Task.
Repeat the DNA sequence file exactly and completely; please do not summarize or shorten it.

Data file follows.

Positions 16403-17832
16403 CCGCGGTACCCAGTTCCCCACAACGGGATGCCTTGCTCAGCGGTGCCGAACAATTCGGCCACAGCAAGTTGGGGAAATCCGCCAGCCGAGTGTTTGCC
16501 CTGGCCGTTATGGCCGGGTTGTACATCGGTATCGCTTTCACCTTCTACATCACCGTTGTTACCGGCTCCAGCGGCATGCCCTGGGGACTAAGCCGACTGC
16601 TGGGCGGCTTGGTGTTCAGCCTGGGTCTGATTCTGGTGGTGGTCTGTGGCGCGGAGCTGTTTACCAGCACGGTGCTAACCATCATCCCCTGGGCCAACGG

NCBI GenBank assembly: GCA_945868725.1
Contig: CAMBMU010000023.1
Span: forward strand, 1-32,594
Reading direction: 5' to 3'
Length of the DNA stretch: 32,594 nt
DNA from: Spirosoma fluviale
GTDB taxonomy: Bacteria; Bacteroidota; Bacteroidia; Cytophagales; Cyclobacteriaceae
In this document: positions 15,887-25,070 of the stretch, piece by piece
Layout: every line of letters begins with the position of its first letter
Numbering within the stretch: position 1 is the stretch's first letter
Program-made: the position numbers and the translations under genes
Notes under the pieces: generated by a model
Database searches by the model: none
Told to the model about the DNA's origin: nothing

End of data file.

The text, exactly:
Positions 16403-17832
16403 CCGCGGTACCCAGTTCCCCACAACGGGATGCCTTGCTCAGCGGTGCCGAACAATTCGGCCACAGCAAGTTGGGGAAATCCGCCAGCCGAGTGTTTGCC
16501 CTGGCCGTTATGGCCGGGTTGTACATCGGTATCGCTTTCACCTTCTACATCACCGTTGTTACCGGCTCCAGCGGCATGCCCTGGGGACTAAGCCGACTGC
16601 TGGGCGGCTTGGTGTTCAGCCTGGGTCTGATTCTGGTGGTGGTCTGTGGCGCGGAGCTGTTTACCAGCACGGTGCTAACCATCATCCCCTGGGCCAACGG

NCBI GenBank assembly: GCA_945868725.1
Contig: CAMBMU010000023.1
Span: forward strand, 1-32,594
Reading direction: 5' to 3'
Length of the DNA stretch: 32,594 nt
DNA from: Spirosoma fluviale
GTDB taxonomy: Bacteria; Bacteroidota; Bacteroidia; Cytophagales; Cyclobacteriaceae
In this document: positions 15,887-25,070 of the stretch, piece by piece
Layout: every line of letters begins with the position of its first letter
Numbering within the stretch: position 1 is the stretch's first letter
Program-made: the position numbers and the translations under genes
Notes under the pieces: generated by a model
Database searches by the model: none
Told to the model about the DNA's origin: nothing